Targeted by Protesters, Warren Kanders Sells Off Tear Gas Business

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By Hellen Zaboulani

Warren Kanders and his company, Safariland, were once again targeted by protesters for manufacturing tear gas that law enforcement officials have used against protesters and rioters following the death of George Floyd.  As reported by the NY Times, last Tuesday, Kanders yielding to renewed pressure from protesters and groups, announced that he would be divesting his company of the division which sells tear gas and “crowd-control solutions, including chemical agents, munitions and batons, to law enforcement and military agencies.”  In the statement, Mr. Kanders did not address the reason for divesting the company, but said Safariland will focus on products like bulletproof vests that offer “passive defensive protection.”  The statement also added, “As we look to the future, Safariland will continue to support public safety professionals in all lines of service as they risk their lives daily to keep the public safe”.

Safariland manufactures law enforcement and military supplies including tear gas, bullet proof vests, bomb-defusing robots and gun holsters.  The Jacksonville, Fla.-based company has agreed to sell off two business segments — Defense Technology and Monadnock — which dealt with tear gas and other crowd control products.  As per the Times, the two segments accounted for about 6 percent of the company’s overall total revenue of about $500 million.  The sell-off should be completed in the third quarter of 2020.  The Defense Technology’s current management team will be the new owners of the detached company.   Details such as price and stocks have not yet been disclosed.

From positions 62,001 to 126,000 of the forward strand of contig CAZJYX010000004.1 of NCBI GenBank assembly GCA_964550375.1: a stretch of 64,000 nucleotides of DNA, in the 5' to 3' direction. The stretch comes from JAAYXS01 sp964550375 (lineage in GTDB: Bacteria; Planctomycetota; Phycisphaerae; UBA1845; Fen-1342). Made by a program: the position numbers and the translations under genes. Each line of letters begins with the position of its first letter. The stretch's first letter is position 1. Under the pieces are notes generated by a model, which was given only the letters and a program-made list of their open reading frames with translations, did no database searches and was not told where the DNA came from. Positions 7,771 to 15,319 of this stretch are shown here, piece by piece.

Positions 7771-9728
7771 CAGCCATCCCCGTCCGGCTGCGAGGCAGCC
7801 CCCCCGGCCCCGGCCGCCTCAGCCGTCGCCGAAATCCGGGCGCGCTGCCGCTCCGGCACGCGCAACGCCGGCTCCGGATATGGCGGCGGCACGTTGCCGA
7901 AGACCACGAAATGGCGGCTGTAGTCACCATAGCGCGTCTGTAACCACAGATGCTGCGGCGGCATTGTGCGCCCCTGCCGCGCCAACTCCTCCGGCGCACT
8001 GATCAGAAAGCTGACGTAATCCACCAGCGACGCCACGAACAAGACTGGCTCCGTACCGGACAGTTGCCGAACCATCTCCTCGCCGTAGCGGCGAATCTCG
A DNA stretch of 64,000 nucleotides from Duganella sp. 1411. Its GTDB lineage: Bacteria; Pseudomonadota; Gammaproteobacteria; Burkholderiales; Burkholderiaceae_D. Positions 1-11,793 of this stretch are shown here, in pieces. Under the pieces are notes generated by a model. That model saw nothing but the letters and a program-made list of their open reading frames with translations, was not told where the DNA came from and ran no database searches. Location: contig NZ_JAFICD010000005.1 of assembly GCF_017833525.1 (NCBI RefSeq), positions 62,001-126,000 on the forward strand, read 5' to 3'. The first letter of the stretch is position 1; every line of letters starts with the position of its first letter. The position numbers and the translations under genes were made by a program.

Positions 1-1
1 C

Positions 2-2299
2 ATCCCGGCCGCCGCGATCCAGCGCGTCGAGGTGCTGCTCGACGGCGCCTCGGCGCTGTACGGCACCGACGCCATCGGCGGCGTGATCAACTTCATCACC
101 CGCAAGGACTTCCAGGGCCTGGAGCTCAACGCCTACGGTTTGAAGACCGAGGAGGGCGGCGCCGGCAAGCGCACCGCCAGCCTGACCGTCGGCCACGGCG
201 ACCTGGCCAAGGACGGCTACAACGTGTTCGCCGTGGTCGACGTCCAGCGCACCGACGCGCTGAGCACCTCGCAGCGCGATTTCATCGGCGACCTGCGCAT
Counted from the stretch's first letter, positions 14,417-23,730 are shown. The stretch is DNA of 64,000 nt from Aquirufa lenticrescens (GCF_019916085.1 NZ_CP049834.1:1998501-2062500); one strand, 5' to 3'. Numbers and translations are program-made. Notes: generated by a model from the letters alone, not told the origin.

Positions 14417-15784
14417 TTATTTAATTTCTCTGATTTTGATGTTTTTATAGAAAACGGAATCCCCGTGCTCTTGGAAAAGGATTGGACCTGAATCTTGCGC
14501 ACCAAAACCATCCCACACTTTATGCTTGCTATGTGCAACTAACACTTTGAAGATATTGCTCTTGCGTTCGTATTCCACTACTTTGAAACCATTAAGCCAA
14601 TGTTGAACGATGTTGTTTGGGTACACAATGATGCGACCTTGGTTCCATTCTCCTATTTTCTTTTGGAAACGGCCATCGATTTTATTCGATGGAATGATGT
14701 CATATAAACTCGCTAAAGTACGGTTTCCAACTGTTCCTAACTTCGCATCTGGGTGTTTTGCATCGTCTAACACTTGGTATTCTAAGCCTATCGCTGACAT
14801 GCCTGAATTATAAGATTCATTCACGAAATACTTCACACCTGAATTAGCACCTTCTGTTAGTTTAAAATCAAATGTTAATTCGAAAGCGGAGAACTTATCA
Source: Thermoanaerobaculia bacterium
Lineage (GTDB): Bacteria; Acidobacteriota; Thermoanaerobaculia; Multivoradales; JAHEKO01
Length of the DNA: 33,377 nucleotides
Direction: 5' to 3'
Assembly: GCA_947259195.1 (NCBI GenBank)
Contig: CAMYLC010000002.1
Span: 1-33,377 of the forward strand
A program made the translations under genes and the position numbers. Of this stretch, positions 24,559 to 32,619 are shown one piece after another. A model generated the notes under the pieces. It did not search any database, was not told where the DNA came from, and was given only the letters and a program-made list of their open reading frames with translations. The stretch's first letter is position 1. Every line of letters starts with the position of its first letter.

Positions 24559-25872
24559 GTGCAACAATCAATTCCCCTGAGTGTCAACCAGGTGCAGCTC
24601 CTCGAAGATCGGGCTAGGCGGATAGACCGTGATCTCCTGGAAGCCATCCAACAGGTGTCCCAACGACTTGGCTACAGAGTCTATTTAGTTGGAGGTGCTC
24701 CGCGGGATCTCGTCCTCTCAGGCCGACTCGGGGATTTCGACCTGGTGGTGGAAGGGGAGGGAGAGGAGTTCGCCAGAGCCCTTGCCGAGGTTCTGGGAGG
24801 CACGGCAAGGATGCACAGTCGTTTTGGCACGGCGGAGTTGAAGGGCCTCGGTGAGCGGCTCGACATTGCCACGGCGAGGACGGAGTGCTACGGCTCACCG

This isn’t the first time protesters targeted Kanders for his company’s role in selling tear gas.  Last year, Mr. Kanders, 62, was under fire by protesters who charged that the tear gas sold by his company was used to disperse hundreds of migrants, some of them children, who were running toward a crossing from Tijuana to San Diego.  Protesters assembled outside the Whitney Museum of American Art demanding that Kanders be removed from the museum’s board of trustees.  Protesters further complained that the tear gas was used against migrants at the border between the United States and Mexico.  They also argued that tear gas from Mr. Kanders’s company has been used against Palestinians in the Middle East conflict as well as in Egypt, Puerto Rico and Standing Rock, N.D.

So last July, Kanders resigned from the board of the Whitney museum, which he had been on since 2006.  He had also served on the executive committee for seven years, and he had donated over $10 million to the museum. His wife, Allison, who was the co-chairwoman of the painting and sculpture committee, also resigned together with her husband.

The group that had led the Whitney protests, named Decolonize This Place, has been using social media to draw attention to the company’s role in making tear gas.   Marz Saffore, a member of the group said on Instagram that Mr. Kanders and his company were “responsible for supplying tear gas to police in MN and all over the world.”

 

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